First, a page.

Sorry, I couldn’t help it. I had to make a fourth return to SHOP TOUR CANAL OFICIAL and their abundance of 1990s’ retail wanders. You can’t fake this era of sport shops and those shelves are ripe with masterpieces that everyone took for granted at the time. Even the budget takedown crap has turned to gold. This is the kind of thing that makes YouTube better than any terrestrial or cable channel. It’s 1992 and 1994 embodied in a few minutes of grainy camerawork and excitable chat, but alas, A Sports USA of 148 E Flagler St, Miami is apparently a luggage shop nowadays. Continue reading MORE STORE
When I can’t think of something interesting to put here, I always chuck up a shoe page from an old issue of The Source as a distraction. There’s a brace of yellow accented greats here that evoke an era and the Reebok Apogee DMX 2000 is the champ — you NEVER see that thing anywhere anymore despite its popularity back in early 1998. A lot of great design came out of that DMX era (which, coincidentally, corresponded with the veteran MC of the same name’s ascent), but there’s very little online that catalogues it. Maybe there is some Geocities mirror site from Japan out there, but it’s been bumped down the Google rankings by a slew of new jack crap.
I meant to up this here yesterday, but the gloom of being too slow and old with the keyboard to buy the Zoom Spiridon when it rereleased the other day dampened my spirit. Going forward, I might post more shoe-nerd bits here in this vein, though the cult of reposting and my own laziness might stop me doing that.
There’s something about the Zoom Spiridon that two solid reissues hasn’t dampened.
Released in 1997, promoted by Michael Johnson, and named after Greek runner Spyridon Louis — winner of the first modern-day Olympic marathon in 1896 — it’s a lightweight training model and a fan favourite from a golden age of design. It wasn’t the first Nike shoe to carry that name either — around 1984, there was a gold swoosh racing shoe called the Spiridon in the line that was followed by the Spiridon Gold a few years later. Continue reading SPIRIDON-DADA: A TRIBUTE TO A CULT CLASSIC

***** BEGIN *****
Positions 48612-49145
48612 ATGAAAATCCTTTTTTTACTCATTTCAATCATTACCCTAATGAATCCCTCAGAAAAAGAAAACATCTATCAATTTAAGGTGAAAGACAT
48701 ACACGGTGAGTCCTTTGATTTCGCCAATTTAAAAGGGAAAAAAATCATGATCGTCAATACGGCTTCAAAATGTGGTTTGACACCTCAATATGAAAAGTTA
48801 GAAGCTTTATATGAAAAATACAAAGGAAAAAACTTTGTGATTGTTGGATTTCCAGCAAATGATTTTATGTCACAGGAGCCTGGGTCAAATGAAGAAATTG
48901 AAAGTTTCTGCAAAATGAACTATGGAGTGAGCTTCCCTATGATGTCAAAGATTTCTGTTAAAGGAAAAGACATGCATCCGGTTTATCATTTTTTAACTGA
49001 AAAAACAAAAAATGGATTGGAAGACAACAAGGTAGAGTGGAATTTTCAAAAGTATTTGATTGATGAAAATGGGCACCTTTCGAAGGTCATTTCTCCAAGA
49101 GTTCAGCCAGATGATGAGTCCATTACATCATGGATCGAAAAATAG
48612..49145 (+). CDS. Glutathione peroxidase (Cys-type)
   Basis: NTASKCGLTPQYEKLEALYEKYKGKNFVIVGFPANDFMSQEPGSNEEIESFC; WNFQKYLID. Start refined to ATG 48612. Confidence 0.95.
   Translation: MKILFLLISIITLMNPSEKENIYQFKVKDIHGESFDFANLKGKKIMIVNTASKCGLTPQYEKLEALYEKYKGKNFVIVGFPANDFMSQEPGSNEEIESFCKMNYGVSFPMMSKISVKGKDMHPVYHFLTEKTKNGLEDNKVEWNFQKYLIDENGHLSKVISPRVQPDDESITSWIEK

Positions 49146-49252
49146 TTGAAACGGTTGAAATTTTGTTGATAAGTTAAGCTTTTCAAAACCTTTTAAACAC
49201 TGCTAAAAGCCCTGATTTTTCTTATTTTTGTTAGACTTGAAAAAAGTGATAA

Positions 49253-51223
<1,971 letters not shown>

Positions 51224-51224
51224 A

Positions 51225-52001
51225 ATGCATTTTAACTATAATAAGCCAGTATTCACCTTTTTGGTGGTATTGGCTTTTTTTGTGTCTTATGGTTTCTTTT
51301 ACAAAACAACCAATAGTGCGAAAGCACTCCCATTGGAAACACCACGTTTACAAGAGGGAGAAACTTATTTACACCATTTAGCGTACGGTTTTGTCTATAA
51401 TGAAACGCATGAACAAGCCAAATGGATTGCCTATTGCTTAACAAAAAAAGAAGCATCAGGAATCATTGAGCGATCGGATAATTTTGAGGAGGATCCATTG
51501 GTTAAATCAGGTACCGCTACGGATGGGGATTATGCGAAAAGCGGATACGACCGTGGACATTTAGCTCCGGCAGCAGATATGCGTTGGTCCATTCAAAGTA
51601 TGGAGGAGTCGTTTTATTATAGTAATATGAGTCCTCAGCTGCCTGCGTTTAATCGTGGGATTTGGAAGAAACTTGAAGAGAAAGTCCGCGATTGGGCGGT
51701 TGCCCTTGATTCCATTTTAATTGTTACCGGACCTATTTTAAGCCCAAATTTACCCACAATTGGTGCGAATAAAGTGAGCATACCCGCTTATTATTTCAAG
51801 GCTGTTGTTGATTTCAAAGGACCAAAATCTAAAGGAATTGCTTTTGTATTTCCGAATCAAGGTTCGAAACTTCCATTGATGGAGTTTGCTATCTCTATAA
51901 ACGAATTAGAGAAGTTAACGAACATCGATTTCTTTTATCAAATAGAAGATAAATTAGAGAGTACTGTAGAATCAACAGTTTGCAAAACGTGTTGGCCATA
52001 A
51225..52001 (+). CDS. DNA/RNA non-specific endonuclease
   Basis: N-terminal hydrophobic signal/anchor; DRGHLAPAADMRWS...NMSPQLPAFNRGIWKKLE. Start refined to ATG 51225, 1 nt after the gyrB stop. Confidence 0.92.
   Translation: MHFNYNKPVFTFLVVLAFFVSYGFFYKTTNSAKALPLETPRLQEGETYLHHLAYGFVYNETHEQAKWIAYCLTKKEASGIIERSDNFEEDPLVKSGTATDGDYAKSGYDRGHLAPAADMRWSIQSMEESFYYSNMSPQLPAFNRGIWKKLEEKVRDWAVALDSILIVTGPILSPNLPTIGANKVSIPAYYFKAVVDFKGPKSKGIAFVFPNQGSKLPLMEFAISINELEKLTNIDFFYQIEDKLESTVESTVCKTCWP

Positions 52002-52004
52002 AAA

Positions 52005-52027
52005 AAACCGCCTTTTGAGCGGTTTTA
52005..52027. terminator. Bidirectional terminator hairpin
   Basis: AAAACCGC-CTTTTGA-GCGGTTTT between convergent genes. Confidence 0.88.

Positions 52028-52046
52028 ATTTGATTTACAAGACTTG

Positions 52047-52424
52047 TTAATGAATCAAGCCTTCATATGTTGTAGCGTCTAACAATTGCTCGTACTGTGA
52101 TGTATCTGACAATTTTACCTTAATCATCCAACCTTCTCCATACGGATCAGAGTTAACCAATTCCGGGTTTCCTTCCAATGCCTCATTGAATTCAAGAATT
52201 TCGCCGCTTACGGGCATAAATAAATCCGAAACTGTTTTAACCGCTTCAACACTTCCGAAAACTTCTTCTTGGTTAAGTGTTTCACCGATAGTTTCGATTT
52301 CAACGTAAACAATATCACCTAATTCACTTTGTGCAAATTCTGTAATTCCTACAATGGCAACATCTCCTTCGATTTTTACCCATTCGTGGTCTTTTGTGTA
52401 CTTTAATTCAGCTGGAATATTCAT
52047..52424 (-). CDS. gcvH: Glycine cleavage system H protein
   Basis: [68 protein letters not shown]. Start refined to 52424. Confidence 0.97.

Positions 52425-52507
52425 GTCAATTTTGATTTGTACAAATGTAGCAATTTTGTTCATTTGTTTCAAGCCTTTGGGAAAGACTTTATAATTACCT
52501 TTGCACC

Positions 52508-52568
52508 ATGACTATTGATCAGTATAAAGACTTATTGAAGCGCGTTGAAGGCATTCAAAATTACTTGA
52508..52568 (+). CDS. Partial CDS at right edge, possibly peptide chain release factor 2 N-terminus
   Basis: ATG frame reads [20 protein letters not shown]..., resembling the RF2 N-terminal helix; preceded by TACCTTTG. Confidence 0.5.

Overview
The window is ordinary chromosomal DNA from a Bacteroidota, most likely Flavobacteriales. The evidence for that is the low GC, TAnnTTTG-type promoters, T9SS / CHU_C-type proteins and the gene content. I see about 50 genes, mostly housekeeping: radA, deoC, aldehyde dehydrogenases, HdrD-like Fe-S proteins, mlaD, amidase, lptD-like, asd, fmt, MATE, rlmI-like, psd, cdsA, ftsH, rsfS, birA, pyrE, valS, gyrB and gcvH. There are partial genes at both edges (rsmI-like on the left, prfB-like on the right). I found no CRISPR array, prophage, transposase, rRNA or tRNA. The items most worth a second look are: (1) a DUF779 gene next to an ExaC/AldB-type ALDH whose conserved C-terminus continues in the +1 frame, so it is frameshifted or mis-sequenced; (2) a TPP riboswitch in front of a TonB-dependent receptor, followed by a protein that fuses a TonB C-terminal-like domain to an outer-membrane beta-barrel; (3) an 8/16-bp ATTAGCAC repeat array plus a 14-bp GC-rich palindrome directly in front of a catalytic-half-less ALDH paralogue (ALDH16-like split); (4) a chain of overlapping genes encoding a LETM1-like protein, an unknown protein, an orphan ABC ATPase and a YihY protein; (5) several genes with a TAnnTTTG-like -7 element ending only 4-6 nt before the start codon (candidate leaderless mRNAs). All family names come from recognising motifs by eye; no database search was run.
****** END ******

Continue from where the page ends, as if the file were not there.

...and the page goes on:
The speculation around the Nike MAG shoe as the date depicted in Back to the Future II rolls around is increasingly tedious. As a design, I think the shoe is amazing, and prescient (or at least, so influential on post-1989 design that it seemed prophetical), but it’s also food for the dullest kind of footwear-addled folks and their childish nostalgia and click bait headlines. Still, self-lacing shoes are an appealing prospect that I want to see. Continue reading THE OTHER SCI-FI SHOES
I hoard books on certain subjects. Inevitably, I’ve amassed an amount of sportswear-related publications that’s a little embarrassing. Being a nerd when it comes to that subject I’d found myself discussing the lack of a solid tome on the subject of Reebok. After all, the brand that Joseph William Foster created was one that led during a lion’s share of the 1980s, and its cross trainers and basketball shoes circa 1987 were expensive status symbols that pushed me into the industry I’m in right now. Having missed out on the recent London Reebok exhibition, I assumed I missed out on something decent, but the brand book they put together with Tangent Design is excellent. Discussing everything that makes the brand interesting, I haven’t seen a lot of coverage on this part of the project, so I expected it to be underwhelming, but at 206 pages, it’s a good accompaniment to the vast 2012 adidas book (a serious precedent, that like this one, seemed to be strictly promo-only) and necessary if you geek out over old stuff and obscure logos. I’m jealous that I never wrote the ‘FOR THE MOTIONALLY UNSTABLE…‘ ad too. I’ve never necessarily associated Reebok with blue suede, but it makes for a nice cover fabric too. I’m guessing that, as is the case with several similar projects, image rights, names and all the other stuff that can slow a project down, means that this one is destined to be strictly promo. That means that there’s a decent book for all the key brands out there now, though I’d happily pay for a 300+ page history of Troop’s rise and rumour-led fall.